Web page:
It is only when Tessa faces the same system as a victim, complainant, and witness that she begins to question whether the legal system deserves her unwavering faith. Tessa realises while giving her own testimony that it is more likely that “the events described by the victim in her testimony are usually ambiguous” (Harrison et al. 27) and thus less likely to fit the ‘rape script’ expected of them. Tessa once believed that the peripheral details of a rape (such as what the victim was wearing, how her hands were positioned, how often she attempted to say no, how much she had to drink) are key to determining the legitimacy of the rape occurring. Yet as Tessa herself learns: “as a victim-survivor, let me tell you that the rape and perpetrator are vividly recalled, the peripheral details not so clearly” (Miller 94). Only upon experiencing this first-hand is Tessa—and by extension the audience—able to see that the legal system is not actually fair and just in all cases. Miller emphasises this arduous process for rape victims, reinforcing that it can be re-traumatising to “relive their humiliating experience and then doubted as to their motives for reporting a hideous crime against their person” (7). As the audience go on this journey with Tessa, they are exposed to the idea that to establish better personal and legal outcomes for rape victims, we must reshape the way in which we not only try rape cases, but how we perceive victims themselves.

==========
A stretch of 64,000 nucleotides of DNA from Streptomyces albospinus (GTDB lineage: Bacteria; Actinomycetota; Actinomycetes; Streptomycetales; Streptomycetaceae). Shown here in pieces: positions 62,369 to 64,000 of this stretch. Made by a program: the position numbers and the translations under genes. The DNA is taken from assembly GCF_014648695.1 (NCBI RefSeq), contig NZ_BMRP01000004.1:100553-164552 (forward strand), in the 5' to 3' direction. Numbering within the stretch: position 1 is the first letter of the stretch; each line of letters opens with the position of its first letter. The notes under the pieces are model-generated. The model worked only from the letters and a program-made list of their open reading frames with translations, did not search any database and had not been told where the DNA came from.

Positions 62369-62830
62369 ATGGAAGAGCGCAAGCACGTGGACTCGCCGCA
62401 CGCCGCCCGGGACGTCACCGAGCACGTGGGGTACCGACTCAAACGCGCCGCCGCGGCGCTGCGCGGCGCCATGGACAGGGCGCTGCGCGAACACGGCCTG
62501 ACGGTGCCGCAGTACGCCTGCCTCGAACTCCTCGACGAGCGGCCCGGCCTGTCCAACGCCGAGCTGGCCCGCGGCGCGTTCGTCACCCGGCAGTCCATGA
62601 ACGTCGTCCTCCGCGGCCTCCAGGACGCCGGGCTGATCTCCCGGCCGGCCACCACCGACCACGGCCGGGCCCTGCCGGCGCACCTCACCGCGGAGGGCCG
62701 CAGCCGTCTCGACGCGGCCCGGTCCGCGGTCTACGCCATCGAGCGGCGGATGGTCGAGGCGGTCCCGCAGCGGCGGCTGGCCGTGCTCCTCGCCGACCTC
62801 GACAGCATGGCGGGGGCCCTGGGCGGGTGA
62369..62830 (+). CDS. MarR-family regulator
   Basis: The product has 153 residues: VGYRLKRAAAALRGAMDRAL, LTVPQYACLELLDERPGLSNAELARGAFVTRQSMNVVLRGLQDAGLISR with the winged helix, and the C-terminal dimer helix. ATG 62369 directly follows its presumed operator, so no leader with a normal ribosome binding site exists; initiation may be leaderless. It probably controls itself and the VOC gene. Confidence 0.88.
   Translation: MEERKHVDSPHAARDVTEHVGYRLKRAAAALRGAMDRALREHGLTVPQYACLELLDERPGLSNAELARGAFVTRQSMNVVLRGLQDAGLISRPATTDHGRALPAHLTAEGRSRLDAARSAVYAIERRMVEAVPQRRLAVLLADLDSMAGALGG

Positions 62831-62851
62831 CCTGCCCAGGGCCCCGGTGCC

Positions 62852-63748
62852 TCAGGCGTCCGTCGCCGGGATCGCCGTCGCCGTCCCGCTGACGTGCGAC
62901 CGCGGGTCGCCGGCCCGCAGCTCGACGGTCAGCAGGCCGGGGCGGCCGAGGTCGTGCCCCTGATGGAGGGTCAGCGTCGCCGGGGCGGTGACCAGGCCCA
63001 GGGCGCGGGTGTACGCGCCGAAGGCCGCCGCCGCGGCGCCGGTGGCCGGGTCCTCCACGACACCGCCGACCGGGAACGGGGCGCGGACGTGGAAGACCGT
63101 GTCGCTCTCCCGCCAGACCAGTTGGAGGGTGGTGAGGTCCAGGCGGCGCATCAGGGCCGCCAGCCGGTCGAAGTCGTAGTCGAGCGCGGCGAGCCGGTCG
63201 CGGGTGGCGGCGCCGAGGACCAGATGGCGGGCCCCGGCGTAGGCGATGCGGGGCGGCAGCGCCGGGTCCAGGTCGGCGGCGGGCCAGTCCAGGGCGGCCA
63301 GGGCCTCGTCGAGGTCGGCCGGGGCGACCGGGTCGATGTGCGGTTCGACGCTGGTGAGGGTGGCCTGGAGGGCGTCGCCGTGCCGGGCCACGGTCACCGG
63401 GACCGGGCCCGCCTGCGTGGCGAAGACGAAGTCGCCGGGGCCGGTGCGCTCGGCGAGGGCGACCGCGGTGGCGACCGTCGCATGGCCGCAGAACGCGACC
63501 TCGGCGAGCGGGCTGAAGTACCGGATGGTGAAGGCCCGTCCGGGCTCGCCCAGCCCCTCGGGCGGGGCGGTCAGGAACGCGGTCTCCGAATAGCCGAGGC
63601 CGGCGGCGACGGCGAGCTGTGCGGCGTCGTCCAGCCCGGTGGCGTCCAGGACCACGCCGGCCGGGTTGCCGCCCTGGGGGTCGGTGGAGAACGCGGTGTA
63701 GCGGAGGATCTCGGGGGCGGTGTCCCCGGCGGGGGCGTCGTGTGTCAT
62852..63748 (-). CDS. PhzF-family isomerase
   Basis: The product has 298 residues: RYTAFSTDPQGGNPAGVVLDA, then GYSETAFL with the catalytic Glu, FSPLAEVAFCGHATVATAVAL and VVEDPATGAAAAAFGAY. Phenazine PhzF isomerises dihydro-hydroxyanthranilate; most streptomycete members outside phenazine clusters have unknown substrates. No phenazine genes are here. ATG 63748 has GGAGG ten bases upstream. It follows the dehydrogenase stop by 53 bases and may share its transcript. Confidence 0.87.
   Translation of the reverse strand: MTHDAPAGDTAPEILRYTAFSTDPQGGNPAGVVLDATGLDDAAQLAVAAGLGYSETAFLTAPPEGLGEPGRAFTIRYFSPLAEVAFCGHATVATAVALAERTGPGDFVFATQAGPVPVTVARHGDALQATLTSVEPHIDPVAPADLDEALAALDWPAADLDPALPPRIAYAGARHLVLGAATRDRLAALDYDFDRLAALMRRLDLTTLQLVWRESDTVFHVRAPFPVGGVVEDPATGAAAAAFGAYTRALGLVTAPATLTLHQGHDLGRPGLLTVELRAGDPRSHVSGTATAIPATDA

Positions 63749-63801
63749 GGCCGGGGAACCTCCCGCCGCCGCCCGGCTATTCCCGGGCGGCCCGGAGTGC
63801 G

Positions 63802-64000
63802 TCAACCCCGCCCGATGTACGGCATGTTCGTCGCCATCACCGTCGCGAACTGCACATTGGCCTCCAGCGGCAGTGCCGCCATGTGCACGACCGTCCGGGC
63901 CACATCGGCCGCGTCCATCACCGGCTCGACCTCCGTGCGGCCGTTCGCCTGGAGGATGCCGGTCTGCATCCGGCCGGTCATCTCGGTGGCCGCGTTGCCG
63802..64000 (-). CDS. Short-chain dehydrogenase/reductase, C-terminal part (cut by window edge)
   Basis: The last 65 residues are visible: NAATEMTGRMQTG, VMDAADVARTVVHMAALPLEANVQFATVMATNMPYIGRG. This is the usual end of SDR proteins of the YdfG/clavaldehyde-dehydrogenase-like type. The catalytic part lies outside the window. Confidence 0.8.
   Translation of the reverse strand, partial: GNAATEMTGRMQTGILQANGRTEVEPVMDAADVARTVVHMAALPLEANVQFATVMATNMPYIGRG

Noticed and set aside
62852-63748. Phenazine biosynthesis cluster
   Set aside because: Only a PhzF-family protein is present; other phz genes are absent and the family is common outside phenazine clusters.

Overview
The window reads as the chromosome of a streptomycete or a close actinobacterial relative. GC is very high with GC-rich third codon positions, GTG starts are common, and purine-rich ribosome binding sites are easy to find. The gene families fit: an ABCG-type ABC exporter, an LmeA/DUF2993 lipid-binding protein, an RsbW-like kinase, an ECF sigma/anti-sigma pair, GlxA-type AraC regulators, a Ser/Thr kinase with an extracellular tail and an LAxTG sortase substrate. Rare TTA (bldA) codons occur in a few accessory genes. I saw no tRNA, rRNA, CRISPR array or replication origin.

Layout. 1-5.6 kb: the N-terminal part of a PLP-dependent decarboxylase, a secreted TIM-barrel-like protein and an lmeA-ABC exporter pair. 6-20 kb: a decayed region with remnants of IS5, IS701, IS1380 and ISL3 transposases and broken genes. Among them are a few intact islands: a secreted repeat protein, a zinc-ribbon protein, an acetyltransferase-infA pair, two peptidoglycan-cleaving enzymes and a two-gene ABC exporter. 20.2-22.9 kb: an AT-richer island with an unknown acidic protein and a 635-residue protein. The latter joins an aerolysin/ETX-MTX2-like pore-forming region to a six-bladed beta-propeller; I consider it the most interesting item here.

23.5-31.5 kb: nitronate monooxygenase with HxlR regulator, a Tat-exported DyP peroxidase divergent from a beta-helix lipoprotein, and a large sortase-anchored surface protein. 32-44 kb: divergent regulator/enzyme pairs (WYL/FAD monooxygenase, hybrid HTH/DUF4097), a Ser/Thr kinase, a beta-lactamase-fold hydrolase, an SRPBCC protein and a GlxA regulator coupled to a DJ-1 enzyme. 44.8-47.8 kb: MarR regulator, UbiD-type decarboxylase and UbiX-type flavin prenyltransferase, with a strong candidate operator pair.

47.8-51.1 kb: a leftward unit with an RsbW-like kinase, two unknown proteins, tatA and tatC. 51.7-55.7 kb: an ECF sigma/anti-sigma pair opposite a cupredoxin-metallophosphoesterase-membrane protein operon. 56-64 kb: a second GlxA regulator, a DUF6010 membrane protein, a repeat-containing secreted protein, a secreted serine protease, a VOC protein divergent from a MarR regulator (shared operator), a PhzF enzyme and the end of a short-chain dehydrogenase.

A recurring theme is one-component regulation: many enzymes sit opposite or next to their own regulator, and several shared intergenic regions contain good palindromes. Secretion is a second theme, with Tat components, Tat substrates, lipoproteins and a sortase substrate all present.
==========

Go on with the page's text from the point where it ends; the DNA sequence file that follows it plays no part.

Tessa’s rape is portrayed as emblematic of a larger societal issue that is rooted in the structural systems that have long favoured those accused of sexual assault, rather than those victimised by it. Andrew Taslitz captures this when he states that “despite several decades of a renewed women’s movement and increasing attention to the problem of rape, judges and juries continue to be sceptical of rape, demanding greater proof than for many other types of crimes and demonstrating deep suspicion of victims” (6). Prima Facie shows the law’s inability—shaped by preconceived rape stereotypes coupled with complex patriarchal gender dynamics—to try rape cases in a way that accounts for the lived experience of women and the complicated nuances of rape. Prima Facie proposes that the law’s inadequate grasp of the victim’s mental state after the event, and inability to find ways to interrogate or prosecute the accused in a manner that protects their victims, are to its detriment. This is not to say that the solution for rape cases is to absolve victims from having to testify about their experience, but to explore other methods for pinpointing the truth without re-traumatising victims. In the writer’s note of Prima Facie, Miller reinforces this idea when she posits that “for Tessa, seeing the law for what it is, an imperfect human construct, constantly evolving within social changes, frees her to find her voice and call us all to action” (9). Prima Facie does not attempt to provide solutions, but challenges us to consider how we are complicit in the systems that do not protect some of its vulnerable members, and thus ask ourselves what we can do to reimagine the way society could and should change for the better.